In response to fears that the Centers for Medicare and Medicaid Services would immediately use findings from CER coming out of the new institute as the basis for Medicare or Medicaid coverage decisions, "we put in a whole layer of additional patient safeguards," she said. Drafters did so to "ensure that the way CMS used the research had to take into account things like impact on different sub-populations. They had to use the research in a thoughtful, transparent process. They couldn't use one study to make a coverage determination" but must consider research more widely.

Kuehl said that one of the ways supporters of the institute hope to foster its acceptance is though having a wide variety of participants in the health care system on the board of the institute. "We have been particularly excited about the caliber of candidates for the board . . . it's just an embarrassment of riches," she said.

Kuehl said the aim is to build public support through frequent public meetings and through a public advisory board. And a key goal is to hire an executive director for the institute who is politically savvy. The hire will have to testify in Congress frequently and will have to be skilled at explaining the importance of the program and at defending it on the Hill, she suggested.

However, during Q-and-A at the forum, an audience member prodded speakers to be more creative in their thinking about PR. In particular he called attention to anecdotes offered at the forum by speakers Carolyn Clancy and Michael S. Lauer to explain the importance of CER, saying they should be used to build a friendly public image for the research. Both Clancy and Lauer appeared to agree.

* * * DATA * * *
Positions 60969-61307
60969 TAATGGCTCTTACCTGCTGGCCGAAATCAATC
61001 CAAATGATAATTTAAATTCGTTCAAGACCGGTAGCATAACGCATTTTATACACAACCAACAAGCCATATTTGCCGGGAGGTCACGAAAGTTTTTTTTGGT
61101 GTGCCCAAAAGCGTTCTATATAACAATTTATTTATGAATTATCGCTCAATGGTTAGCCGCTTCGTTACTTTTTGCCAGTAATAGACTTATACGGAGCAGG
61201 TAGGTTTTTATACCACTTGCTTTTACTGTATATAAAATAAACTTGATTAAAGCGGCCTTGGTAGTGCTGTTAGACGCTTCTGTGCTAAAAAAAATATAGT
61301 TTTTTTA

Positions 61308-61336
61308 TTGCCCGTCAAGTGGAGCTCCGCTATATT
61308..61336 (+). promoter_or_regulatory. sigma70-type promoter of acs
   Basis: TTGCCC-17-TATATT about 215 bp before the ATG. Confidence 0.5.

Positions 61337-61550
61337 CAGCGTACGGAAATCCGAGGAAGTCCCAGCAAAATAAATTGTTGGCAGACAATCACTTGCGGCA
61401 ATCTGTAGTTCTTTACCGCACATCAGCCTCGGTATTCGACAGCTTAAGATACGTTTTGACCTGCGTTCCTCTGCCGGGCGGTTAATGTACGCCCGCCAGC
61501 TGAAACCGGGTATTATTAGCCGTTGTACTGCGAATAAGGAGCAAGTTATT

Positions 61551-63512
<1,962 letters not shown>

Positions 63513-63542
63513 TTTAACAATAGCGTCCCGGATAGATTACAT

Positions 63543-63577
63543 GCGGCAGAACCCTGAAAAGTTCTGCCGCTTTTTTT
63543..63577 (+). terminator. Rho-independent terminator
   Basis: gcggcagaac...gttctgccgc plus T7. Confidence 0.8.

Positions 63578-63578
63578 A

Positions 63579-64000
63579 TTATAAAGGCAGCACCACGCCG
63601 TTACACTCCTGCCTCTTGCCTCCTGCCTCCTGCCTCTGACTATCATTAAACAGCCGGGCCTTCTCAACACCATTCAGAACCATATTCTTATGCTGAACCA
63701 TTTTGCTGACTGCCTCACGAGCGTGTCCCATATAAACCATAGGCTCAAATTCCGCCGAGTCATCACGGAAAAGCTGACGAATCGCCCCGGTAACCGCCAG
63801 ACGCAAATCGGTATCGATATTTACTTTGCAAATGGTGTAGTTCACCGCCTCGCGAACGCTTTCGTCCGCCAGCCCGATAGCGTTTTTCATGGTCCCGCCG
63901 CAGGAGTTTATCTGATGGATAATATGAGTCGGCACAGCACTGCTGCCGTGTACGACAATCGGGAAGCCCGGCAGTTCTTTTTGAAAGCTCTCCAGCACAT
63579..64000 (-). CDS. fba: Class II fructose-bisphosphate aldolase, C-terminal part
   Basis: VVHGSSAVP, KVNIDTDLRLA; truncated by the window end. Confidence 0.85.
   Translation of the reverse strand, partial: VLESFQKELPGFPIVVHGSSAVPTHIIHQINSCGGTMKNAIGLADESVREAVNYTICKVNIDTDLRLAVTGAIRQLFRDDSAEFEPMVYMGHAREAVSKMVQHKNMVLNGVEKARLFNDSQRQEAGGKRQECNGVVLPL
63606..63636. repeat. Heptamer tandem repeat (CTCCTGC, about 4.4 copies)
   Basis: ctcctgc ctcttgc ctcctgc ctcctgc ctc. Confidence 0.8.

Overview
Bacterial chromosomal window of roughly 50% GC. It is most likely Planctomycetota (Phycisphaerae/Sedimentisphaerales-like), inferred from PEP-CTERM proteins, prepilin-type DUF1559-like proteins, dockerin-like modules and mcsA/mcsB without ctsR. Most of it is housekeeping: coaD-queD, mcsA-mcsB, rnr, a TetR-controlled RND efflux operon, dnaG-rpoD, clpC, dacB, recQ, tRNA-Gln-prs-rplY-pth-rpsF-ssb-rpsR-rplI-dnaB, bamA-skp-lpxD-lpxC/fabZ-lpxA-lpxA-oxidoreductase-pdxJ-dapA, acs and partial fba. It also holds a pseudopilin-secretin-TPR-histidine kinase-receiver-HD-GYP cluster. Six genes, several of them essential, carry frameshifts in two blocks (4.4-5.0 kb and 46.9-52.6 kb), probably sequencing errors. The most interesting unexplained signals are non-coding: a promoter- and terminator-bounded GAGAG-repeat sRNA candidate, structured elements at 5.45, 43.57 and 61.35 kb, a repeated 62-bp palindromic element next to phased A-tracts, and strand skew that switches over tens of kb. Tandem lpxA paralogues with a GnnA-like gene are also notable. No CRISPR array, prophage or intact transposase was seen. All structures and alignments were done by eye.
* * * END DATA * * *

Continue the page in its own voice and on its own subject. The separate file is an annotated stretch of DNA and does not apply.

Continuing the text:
The reference was to a story told by Lauer, director of the division of cardiovascular sciences at the National Heart, Lung and Blood Institute, when he first became a doctor. Lauer said a woman with a heart attack came in for treatment, and he prescribed clot dissolvers. The woman's vital signs responded strongly and her spirits lifted: the treatment appeared to be a clinical success. Yet hours later she had a stroke and died.

CER findings since then have showed that stents to prop open clogged arteries work better than clot dissolvers, Lauer said. Were he treating the same woman today she would have received stents and wouldn't have died, he suggested.

For her part, Clancy, director of the Agency for Healthcare Research and Quality, told about the case of a colleague recently recommended for bypass surgery. The decision-making process about treatment was less than ideal because an opening on the surgical calendar for the procedure came up suddenly and the colleague was given the impression by the provider that treatment shouldn't be delayed because of the possibility of death. But the process was so hasty that the individual hadn't really had a chance to assess the pros and cons of that particular treatment. Clancy cited the case as an example of the need to improve the way clinicians are educated about CER findings and share that information with patients.